Left to right: Andy Holland, Dr. Nora Sarvetnick and Dr. Xie
By Tom O’Connor for UNMC Today
One of UNMC’s rising research stars, Jingwei Xie, Ph.D., received the Chancellor Emeritus Harold M. Maurer, M.D. and Beverly Maurer Scientific Achievement Award at the Tribute Luncheon.
The award is named after the Maurers, who have been longtime supporters of UNMC’s research enterprise. Dr. Maurer served as UNMC chancellor from 1999-2014. Beverly Maurer is a founding member of Nebraskans for Research which merged with NCLC and formed the organization that exists today.
A biomedical engineer, Dr. Xie is an associate professor and research scientist in the UNMC Department of Surgery-Transplant and is part of the Mary and Dick Holland Regenerative Medicine Program.
His research is aimed at gaining a better understanding of materials and cell/tissue interaction and for developing a better design of biomedical devices/materials for use in health care. He also is involved in the development of novel formulations for local drug delivery.
James Turpen, Ph.D., a member of the NCLC board who retired from UNMC in 2017 after serving as professor in the UNMC Department of Genetics, Cell Biology and Anatomy and as associate vice chancellor for academic affairs, presented the award to Dr. Xie.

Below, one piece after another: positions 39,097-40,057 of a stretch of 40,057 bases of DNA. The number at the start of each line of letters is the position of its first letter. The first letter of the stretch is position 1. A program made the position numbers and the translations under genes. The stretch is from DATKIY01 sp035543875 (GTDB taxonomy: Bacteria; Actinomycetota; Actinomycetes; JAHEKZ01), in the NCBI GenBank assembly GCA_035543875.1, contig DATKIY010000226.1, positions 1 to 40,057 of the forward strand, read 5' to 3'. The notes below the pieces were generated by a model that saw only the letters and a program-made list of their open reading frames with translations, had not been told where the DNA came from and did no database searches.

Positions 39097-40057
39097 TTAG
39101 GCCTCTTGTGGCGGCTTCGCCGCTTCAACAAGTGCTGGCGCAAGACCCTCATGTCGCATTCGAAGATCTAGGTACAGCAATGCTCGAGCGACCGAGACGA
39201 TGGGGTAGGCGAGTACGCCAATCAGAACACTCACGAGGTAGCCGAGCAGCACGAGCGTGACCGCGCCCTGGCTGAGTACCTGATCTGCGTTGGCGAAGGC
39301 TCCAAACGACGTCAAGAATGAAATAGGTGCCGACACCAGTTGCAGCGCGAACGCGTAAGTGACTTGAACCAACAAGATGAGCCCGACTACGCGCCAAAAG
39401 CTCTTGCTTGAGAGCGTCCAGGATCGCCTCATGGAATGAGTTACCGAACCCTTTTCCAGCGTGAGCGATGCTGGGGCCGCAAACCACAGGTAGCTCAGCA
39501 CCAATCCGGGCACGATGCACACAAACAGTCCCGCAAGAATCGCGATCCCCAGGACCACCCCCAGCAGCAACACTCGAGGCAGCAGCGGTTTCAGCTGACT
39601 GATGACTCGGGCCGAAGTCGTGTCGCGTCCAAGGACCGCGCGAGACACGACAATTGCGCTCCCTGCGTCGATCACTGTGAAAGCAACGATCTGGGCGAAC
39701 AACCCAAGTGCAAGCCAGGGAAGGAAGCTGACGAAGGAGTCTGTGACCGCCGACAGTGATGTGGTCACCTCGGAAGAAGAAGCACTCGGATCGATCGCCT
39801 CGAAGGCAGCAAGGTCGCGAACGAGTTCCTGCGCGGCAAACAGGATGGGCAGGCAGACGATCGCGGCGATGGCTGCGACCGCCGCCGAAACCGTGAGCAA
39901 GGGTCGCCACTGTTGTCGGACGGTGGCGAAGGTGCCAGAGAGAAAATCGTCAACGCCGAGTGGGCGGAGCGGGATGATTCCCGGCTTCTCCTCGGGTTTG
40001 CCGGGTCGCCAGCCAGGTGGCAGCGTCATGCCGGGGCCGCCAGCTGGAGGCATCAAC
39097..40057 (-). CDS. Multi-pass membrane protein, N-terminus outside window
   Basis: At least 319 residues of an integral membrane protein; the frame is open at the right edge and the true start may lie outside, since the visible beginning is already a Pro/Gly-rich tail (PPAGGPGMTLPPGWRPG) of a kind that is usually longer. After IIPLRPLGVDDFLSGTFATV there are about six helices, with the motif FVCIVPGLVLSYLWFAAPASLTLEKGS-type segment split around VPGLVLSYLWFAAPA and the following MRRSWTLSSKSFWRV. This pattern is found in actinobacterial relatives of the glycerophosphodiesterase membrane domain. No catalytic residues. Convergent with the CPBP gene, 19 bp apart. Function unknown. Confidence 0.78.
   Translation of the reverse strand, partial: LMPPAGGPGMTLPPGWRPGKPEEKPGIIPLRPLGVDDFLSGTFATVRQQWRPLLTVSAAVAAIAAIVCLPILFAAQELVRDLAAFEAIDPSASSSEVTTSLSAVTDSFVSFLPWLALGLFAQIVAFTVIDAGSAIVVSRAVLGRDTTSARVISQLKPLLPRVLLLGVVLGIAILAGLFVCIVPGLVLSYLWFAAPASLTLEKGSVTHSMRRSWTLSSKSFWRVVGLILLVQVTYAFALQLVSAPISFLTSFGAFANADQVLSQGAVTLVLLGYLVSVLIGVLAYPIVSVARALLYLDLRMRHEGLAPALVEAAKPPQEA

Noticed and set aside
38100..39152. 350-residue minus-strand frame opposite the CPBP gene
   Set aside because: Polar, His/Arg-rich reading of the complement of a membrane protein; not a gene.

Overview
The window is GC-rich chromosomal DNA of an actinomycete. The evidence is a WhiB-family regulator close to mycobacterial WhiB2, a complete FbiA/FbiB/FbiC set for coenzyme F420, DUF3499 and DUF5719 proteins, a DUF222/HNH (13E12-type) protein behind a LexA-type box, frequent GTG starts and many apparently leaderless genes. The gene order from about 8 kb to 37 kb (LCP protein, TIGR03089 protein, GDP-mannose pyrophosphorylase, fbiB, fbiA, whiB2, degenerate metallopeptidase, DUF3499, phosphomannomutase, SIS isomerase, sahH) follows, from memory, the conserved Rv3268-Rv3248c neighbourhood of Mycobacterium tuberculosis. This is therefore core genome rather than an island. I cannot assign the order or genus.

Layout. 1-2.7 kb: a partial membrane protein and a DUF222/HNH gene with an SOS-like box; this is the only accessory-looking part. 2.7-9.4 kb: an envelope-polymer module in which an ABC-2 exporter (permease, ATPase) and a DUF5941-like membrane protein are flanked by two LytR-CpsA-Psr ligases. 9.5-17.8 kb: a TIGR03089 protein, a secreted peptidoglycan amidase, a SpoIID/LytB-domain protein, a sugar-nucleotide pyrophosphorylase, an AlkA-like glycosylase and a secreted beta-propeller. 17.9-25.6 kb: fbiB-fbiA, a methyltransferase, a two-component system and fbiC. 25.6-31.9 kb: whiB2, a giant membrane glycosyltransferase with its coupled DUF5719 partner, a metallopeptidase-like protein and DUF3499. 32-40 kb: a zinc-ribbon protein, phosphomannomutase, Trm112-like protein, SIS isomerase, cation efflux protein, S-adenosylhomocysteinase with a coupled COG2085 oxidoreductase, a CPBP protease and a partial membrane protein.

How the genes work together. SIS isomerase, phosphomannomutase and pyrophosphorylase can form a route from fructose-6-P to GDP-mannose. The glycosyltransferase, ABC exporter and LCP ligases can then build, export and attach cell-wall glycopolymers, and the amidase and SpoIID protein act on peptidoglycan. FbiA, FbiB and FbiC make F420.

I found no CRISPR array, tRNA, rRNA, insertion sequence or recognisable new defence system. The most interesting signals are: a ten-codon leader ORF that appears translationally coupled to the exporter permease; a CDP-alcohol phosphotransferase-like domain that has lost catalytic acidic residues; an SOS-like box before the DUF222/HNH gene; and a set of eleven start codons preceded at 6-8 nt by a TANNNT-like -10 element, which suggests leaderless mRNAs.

Dr. Turpen said, “Dr. Xie epitomizes the goal of this award, which is to recognize outstanding mid-career faculty whose research has the potential to lead to lifesaving cures.”
In 2017, he also received a four-year, $1.3 million grant from the National Institutes of Health to study the nanofiber-based local delivery of immunomodulating compounds for prevention of surgical site infections (SSIs).
The nanofiber sutures contain vitamin D, which is thought to be able to induce production of an infection-fighting peptide at the surgical site. If proven successful in transgenic mice, the nanofiber sutures could represent an important advance in the prevention of SSIs, a multibillion-dollar challenge each year in the United States.
Dr. Xie is currently working with Mark Carlson, M.D., professor, surgery-general surgery, to try to develop a hernia mesh, which would allow human tissue to grow into the mesh and form firm attachments to it. In essence, the body would absorb the material, thus reducing the risk of infection and strengthening the native tissue.
The team will test the mesh in porcine models in hopes of heading toward FDA testing and approval.